Author(s): Bonduelle M, Liebaers I, Deketelaere V, Derde MP, Camus M,
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Abstract BACKGROUND: To evaluate the safety of ICSI, this study compared data of IVF and ICSI children by collecting data on neonatal outcome and congenital malformations during pregnancy and at birth. METHODS: The follow-up study included agreement to genetic counselling and eventual prenatal diagnosis, followed by a physical examination of the children after 2 months, after 1 year and after 2 years. 2840 ICSI children (1991-1999) and 2955 IVF children (1983-1999) were liveborn after replacement of fresh embryos. ICSI was carried out using ejaculated, epididymal or testicular sperm. RESULTS: In the two cohorts, similar rates of multiple pregnancies were observed. ICSI and IVF maternal characteristics were comparable for medication taken during pregnancy, pregnancy duration and maternal educational level, whereas maternal age was higher in ICSI and a higher percentage of first pregnancies and first children born was observed in the ICSI mothers. Birthweight, number of neonatal complications, low birthweight, stillbirth rate and perinatal death rate were compared between the ICSI and the IVF groups and were similar for ICSI and IVF. Prematurity was slightly higher in the ICSI children (31.8\%) than in the IVF children (29.3\%). Very low birthweight was higher in the IVF pregnancies (5.7\%) compared with ICSI pregnancies (4.4\%). Major malformations (defined as those causing functional impairment or requiring surgical correction), were observed at birth in 3.4\% of the ICSI liveborn children and in 3.8\% of the IVF children (P = 0.538). Malformation rate in ICSI was not related to sperm origin or sperm quality. The number of stillbirths (born > or =20 weeks of pregnancy) was 1.69\% in the ICSI group and 1.31\% in the IVF group. Total malformation rate taking into account major malformations in stillborns, in terminations and in liveborns was 4.2\% in ICSI and 4.6\% in IVF (P = 0.482). CONCLUSIONS: The comparison of ICSI and IVF children taking part in an identical follow-up study did not show any increased risk of major malformations and neonatal complications in the ICSI group.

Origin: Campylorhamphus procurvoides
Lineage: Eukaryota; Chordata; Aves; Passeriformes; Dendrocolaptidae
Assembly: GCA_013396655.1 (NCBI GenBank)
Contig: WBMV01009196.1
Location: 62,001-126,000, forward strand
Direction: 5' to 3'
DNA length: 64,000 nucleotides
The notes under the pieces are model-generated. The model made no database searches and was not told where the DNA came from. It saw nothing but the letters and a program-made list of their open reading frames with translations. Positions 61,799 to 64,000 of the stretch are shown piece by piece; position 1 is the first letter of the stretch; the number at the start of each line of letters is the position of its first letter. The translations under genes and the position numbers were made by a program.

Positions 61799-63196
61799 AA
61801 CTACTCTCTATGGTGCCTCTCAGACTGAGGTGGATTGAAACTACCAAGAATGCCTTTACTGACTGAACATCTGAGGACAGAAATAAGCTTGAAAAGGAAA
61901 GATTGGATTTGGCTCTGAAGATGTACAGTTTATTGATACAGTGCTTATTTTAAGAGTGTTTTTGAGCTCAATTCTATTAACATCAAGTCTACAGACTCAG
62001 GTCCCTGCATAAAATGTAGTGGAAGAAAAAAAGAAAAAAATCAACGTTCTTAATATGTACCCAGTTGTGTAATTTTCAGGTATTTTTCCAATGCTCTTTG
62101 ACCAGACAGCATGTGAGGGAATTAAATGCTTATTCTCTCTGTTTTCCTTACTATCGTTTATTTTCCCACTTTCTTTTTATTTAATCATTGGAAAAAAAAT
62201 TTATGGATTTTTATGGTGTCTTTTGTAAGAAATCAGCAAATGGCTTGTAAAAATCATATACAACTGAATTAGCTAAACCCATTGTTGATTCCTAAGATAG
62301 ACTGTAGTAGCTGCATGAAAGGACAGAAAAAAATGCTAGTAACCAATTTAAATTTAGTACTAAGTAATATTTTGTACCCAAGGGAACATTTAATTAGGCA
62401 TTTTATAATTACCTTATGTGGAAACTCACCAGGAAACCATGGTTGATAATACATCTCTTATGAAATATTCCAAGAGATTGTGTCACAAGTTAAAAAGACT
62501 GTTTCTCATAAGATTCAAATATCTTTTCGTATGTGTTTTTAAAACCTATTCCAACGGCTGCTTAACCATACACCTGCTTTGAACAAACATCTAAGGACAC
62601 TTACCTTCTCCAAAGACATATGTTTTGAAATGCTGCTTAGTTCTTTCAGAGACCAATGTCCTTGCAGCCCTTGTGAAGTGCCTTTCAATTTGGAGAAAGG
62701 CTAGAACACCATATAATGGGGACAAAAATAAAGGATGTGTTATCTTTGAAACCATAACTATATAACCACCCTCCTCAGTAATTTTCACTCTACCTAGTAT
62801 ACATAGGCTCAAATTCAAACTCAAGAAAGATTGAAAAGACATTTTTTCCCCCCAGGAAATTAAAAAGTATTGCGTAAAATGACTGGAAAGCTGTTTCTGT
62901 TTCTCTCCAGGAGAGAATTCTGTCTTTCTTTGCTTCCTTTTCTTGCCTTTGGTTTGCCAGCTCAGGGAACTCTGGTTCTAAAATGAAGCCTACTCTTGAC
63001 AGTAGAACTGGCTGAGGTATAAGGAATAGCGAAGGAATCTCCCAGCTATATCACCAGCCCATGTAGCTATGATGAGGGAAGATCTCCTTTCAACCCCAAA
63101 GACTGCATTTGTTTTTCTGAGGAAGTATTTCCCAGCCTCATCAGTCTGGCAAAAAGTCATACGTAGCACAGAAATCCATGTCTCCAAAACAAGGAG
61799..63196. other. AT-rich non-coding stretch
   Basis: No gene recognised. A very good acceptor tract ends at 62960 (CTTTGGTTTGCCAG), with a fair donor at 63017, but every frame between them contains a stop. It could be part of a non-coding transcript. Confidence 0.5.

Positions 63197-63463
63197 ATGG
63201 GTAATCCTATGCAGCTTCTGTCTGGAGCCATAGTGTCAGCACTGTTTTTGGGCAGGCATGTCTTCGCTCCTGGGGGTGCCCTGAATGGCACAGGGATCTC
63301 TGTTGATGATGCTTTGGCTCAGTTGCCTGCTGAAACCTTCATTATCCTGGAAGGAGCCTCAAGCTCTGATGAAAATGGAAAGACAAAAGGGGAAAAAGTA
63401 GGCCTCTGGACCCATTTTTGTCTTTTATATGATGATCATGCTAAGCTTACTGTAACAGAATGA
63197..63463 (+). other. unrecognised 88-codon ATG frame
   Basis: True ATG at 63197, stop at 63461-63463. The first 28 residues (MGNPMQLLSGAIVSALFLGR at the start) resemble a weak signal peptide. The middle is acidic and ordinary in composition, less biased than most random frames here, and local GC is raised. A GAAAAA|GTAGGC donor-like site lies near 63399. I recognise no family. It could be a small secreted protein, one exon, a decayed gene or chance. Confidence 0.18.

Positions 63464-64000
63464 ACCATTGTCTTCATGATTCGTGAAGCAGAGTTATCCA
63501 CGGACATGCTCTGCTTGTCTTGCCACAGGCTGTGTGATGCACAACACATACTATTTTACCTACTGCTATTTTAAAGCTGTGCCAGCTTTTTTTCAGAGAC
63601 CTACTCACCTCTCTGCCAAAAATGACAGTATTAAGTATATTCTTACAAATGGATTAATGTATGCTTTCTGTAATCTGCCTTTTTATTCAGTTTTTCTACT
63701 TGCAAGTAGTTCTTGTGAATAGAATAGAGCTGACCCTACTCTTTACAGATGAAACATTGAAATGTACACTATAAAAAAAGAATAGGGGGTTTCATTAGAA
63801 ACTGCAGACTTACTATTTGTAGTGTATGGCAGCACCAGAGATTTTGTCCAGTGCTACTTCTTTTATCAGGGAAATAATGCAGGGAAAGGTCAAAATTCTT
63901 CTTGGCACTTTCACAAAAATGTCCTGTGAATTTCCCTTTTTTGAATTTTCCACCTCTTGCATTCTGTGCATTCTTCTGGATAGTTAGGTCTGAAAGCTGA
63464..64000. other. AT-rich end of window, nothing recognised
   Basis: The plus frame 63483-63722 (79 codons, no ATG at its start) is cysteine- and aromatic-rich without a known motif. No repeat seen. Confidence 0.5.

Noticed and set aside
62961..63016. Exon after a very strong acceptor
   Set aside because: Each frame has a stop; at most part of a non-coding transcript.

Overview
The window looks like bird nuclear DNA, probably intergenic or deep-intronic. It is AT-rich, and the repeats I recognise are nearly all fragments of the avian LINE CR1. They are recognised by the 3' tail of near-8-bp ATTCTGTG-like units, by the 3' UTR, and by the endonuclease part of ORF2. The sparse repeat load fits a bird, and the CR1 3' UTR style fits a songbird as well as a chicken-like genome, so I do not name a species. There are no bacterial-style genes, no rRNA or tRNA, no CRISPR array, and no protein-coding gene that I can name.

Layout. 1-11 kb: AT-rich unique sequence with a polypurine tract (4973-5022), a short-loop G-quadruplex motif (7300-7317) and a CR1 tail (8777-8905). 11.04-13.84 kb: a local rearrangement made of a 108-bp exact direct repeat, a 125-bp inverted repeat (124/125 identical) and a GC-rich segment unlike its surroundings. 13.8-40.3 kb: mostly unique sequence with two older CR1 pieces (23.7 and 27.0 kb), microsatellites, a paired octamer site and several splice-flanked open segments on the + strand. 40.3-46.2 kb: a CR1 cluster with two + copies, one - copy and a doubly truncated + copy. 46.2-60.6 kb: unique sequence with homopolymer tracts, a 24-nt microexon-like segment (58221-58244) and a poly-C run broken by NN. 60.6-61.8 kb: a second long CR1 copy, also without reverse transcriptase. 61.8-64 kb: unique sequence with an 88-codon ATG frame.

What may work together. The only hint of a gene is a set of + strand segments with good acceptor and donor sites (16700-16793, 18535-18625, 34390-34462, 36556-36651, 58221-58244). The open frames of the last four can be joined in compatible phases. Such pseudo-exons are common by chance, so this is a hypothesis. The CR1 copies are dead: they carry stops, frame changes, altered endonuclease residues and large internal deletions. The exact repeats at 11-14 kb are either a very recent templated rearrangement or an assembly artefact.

This article was published in Hum Reprod
and referenced in Reproductive System & Sexual Disorders: Current Research